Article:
Shooting organisations have stated their support of a statement made by H.R.H. Prince William, which reinstates the important conservation role of commercial hunting (often referred to as trophy hunting).

The International Council for Game and Wildlife Conservation (CIC) and The Federation of Associations for Hunting and Conservation of the EU (FACE) announced their support of the Prince’s comments highlighting the cycle effect of trophy hunting, whereby the money is then put back into conserving the species.

Trophy hunting has brought the Blesbok, in South Africa, back from the edge of extinction with a population of 2,000 in the early 1900s, to over 250,000 today; the white rhino tells a similar story, with sustainable hunting bringing the meagre handful that was left in 1900, to more than 20,000 today.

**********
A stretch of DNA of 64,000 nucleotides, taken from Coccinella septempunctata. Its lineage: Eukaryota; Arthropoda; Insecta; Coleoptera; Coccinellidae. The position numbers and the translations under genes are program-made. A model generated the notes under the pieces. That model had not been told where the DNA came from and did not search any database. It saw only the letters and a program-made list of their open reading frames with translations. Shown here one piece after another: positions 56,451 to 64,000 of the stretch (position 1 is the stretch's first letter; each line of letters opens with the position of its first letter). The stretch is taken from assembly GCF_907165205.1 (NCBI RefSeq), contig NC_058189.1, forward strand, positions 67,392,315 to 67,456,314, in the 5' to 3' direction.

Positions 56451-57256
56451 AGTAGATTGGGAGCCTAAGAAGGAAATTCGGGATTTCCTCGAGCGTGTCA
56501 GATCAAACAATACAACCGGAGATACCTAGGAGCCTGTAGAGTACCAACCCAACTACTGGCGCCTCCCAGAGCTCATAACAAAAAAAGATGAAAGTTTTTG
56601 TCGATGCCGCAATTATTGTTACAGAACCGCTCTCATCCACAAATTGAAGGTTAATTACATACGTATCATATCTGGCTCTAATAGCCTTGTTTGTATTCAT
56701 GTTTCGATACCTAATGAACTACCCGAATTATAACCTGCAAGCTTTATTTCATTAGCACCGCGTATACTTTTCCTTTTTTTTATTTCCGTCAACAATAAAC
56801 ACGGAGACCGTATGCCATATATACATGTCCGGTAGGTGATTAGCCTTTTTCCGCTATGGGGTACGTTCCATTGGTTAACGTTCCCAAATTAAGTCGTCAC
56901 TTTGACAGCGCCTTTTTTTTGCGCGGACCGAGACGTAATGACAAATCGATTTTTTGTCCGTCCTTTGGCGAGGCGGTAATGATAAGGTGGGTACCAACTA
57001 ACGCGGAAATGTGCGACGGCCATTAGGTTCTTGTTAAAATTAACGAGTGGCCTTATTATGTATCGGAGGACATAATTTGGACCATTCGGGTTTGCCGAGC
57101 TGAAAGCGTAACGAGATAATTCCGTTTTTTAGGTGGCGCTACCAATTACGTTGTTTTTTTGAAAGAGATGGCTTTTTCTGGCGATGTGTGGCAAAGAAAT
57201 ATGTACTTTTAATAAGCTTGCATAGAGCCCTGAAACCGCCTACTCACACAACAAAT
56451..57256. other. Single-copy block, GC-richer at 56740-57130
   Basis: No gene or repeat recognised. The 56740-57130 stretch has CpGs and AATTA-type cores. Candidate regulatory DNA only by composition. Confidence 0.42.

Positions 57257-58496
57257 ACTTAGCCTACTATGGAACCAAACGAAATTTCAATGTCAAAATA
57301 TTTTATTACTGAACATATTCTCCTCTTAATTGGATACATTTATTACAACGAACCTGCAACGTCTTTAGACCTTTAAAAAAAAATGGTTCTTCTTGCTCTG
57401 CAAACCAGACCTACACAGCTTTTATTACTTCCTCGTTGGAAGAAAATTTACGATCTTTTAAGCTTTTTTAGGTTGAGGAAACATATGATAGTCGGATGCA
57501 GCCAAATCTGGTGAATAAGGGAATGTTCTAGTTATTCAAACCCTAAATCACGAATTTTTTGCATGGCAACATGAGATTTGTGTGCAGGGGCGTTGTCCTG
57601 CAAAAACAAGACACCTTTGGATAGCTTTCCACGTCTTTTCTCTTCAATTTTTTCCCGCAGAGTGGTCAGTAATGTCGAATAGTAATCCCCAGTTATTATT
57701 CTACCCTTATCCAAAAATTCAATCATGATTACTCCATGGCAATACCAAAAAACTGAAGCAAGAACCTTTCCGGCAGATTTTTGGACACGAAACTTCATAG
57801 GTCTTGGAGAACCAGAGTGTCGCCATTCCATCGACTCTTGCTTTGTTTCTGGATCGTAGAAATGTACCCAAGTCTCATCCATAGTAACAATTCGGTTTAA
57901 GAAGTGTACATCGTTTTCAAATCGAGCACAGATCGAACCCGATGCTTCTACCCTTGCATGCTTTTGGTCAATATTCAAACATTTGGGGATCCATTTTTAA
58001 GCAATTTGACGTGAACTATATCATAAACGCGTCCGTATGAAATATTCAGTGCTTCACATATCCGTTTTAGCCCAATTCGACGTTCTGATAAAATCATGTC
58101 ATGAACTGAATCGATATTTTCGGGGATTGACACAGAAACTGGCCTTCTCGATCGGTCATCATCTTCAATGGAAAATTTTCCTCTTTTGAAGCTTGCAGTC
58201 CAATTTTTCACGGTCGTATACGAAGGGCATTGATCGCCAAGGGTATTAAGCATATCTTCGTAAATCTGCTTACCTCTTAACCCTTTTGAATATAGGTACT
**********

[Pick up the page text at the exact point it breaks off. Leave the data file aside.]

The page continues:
Initiatives to ban commercial hunting could have detrimental effects on wildlife and local communities, and lead to an increase in poaching. For wildlife to survive both inside and outside of protected areas in Africa, there must be a strong incentive for them to be tolerated; hunting provides ‘conservation value’ to huge areas of land, far exceeding the area covered by national parks.

The scientific evidence points out that:

1. Well-managed and sustainable hunting creates tangible benefits for people and wildlife;

2. Sustainable hunting promotes conservation efforts for species and habitats both inside and outside of protected areas;

3. Commercial hunting provides socio-economic incentives for communities to coexist with wildlife.